Letters of recommendation are one of the most important parts of a graduate school application, no matter what subject you plan to study. When you’re applying for a master’s in journalism program, you may question what, ideally, these letters of recommendation should say about you. Prospective students often wonder whether they should ask recommenders – like their editors and editorial managers, professors, internship supervisors and colleagues serving on school newspapers or magazines – to focus on their writing abilities in general or their journalism skills more specifically. There isn’t one rigid answer to this question because it depends on the strengths and specialization of the applicant and what the recommender knows about them.
Letters of Recommendation That Highlight Your Talents
Your letters of recommendation should always speak to your strengths. This means that whether the recommendation highlights writing skills or journalistic potential more should depend on the applicant, as well as the qualifications of the person recommending them to speak to a certain skill. The focus of your letter of recommendation doesn’t have to be an either-or decision. Writing skills and journalism work tend to go hand in hand, so it wouldn’t be a stretch for one person to write you a letter of recommendation that speaks to both of these abilities.
For example, imagine that the person you ask to write you a letter of recommendation has firsthand knowledge of your writing skills but little direct knowledge of your journalism expertise. A letter of recommendation that honestly and effusively praises your wring skills is likely to make a bigger and better impression than a recommendation that less enthusiastically touches upon your potential as a journalist. Alternatively, if you held a non-writing role like editorial assistant and asked your boss to write you a letter of recommendation, the letter would likely be more effective if it discussed your experience and specific job duties and contributions in the newsroom than if it attempted to talk about your writing skills.
If you don’t already have a lot of work experience in journalism, it may be easier for the person from whom you are seeking a recommendation to focus on your writing skills more generally. However, they don’t have to limit their recommendation to your writing skills. Depending on the type of work they have witnessed you doing, they might be able to speak to other skills and qualities that would make you a good candidate for a journalism degree program, like your diligence in research, your capacity for critical thinking and your willingness to explore both sides of a story.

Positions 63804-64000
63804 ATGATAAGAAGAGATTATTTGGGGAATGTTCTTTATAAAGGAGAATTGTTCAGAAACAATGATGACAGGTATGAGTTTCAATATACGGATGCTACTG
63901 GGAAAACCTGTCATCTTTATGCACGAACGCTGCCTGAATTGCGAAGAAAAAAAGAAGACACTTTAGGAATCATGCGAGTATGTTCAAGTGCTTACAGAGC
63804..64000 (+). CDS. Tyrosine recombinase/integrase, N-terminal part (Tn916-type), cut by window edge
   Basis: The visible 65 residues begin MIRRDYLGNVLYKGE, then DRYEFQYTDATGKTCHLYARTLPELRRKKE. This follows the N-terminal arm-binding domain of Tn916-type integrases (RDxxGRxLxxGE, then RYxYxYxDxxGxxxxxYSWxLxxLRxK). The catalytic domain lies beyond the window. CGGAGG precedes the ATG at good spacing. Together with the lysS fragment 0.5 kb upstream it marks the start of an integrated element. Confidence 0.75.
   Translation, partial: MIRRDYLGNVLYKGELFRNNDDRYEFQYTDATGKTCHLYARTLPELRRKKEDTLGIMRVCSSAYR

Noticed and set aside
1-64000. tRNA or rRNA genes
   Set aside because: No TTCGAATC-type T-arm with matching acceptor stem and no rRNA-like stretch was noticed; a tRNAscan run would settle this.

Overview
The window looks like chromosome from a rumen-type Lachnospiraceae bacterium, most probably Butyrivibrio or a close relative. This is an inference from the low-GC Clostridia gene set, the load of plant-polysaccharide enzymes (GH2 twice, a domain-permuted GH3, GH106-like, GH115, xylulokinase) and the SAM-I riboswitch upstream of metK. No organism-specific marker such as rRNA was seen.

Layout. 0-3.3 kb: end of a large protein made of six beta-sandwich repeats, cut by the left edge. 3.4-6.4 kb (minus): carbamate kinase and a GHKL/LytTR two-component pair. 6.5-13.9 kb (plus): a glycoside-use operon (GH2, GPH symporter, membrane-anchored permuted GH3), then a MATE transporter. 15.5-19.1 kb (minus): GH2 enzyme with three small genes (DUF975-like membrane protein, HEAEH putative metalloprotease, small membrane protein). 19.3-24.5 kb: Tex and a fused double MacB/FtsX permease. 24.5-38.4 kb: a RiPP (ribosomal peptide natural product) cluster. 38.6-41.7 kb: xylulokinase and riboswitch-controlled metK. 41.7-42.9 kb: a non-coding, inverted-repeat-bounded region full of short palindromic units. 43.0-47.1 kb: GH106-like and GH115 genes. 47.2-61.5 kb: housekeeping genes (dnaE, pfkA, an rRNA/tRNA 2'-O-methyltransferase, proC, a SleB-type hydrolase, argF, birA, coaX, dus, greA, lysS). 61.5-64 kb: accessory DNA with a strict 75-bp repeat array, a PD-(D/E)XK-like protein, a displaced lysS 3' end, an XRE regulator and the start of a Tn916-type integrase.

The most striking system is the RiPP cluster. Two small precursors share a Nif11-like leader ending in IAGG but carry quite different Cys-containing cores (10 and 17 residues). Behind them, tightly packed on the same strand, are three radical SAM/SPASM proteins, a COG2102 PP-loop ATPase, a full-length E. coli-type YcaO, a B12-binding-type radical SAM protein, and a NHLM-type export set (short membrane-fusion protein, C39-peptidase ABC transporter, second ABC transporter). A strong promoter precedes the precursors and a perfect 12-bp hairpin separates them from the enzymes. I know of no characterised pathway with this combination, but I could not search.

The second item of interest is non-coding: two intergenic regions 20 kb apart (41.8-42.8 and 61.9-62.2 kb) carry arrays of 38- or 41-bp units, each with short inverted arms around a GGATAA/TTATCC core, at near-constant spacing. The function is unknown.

Some of the most important qualities for journalists, according to the United States Bureau of Labor Statistics (BLS), are persistence, interpersonal skills, communication skills and computer skills. Recommendation letters can also highlight these qualities.
When you ask someone to write you a letter of recommendation for graduate school, it’s okay – and even helpful – to tell them what skills you feel they are qualified to speak to. Consider sharing with them your personal essay, so they know your goals and career plans.
Letters of Recommendations and Journalism Specializations
IMAGE SOURCE: Pixabay, public domain
What you want your letter of recommendation to say may also depend on any specializations you want to pursue within your degree. If you’re more interested in broadcast, digital or multimedia journalism than in written formats of storytelling, it might not make sense to emphasize your writing skills. Instead, you might prefer to seek letters of recommendation from a professional contact who can speak to your skills in photojournalism, videography, design or programming of interactive media experiences. Of course, this type of letter of recommendation might not be the right fit for a program that is very traditional, but it might be an excellent choice when applying to a school that emphasizes new media in journalism.
Some career changers want to get into journalistic pursuits in the field in which they were already an established professional, like a healthcare professional getting into health reporting or a teacher breaking into education reporting. In this situation, you might want a letter of recommendation from someone who can speak to your interests in journalism and your expertise in your area of focus.
Don’t assume that the admissions team knows you are planning to specialize in multimedia journalism or in a certain subject or discipline. Your statement of purpose or personal essay should discuss these plans and pull together your entire application package.